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Where to see whales in Seattle this winter

A photo of orcas out in the Puget Sound.

Transient pod T123 takes a breath and shows off baby T123D. | Photo by Jann Pulfer Ledbetter

JANN LEDBETTER

Worried you missed prime whale watching season in the Puget Sound? Not so fast. 🐋

While a Google search will tell you the season only lasts from May to October, recent sightings and professional whale watchers suggest otherwise.

“Last December, there was actually only one day where we didn’t see any whales,” Puget Sound Express Office Manager Taylor Chaffee said.

The time frame for whale watching season corresponds to typical migratory patterns of the whales as they chase their food up and down the coast. However, even the transient orcas still travel to our area in the colder months.

The Whale Trail will tell you that winter is actually better for catching a sight of these mammals in our area, as opposed to the San Juans (and don’t forget about that wandering Beluga whale from last month).

So, looking to catch some fin? Here are a couple of options:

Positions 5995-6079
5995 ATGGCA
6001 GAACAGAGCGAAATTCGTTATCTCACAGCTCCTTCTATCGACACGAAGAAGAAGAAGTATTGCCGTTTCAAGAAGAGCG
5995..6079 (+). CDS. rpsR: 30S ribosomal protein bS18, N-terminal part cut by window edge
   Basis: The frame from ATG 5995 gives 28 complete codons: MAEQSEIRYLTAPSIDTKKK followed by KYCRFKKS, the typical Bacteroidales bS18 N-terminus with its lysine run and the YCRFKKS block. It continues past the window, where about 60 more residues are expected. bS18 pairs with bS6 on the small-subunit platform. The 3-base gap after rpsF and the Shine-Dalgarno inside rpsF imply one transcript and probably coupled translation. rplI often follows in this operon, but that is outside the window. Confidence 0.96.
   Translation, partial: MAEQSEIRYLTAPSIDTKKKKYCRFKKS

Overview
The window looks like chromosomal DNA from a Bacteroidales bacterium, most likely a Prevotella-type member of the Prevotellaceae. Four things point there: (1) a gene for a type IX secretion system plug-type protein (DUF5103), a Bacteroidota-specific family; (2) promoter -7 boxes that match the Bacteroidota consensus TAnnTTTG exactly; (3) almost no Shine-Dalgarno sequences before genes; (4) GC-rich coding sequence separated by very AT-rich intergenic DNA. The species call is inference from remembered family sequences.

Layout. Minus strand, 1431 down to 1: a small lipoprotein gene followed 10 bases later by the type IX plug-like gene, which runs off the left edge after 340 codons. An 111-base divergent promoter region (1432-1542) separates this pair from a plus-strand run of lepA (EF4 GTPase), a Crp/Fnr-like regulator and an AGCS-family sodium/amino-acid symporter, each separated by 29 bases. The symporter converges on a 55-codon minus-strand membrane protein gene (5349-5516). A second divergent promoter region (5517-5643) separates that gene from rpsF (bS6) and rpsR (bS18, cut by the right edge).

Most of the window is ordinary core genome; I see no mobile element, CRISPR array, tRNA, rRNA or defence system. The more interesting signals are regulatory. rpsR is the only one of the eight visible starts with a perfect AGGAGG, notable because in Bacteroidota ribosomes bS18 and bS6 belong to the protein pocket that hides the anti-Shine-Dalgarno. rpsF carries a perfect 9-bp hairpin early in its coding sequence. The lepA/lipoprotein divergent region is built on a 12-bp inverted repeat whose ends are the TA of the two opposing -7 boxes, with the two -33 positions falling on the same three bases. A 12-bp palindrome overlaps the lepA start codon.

Puget Sound Express
Located just over in Edmonds, this is the closest whale watching tour for Seattleites this winter. Tours begin at 11:30 a.m., but sailing days change frequently.

Washington State Ferries
While you won’t have the added benefit of a whole boat dedicated to searching for whales, the ferries can be a great option for trying to track down these beauties. Just be sure to check that whale tracker before you head out to maximize your chances.

Want to learn more? Check out:

The Whale Museum | 62 First St., Friday Harbor | 10 a.m.-4 p.m.

  • Whale exhibits, educational classes, and marine naturalist trainings

The Center for Whale Research | 185 S. First St., Friday Harbor | 10 a.m.-4 p.m.

  • Interactive exhibits and lots of information on their website about orcas, recent sightings, and conservation efforts

The Orca Network

  • This organization’s website tracks sightings, deaths & births, and helps out with strandings
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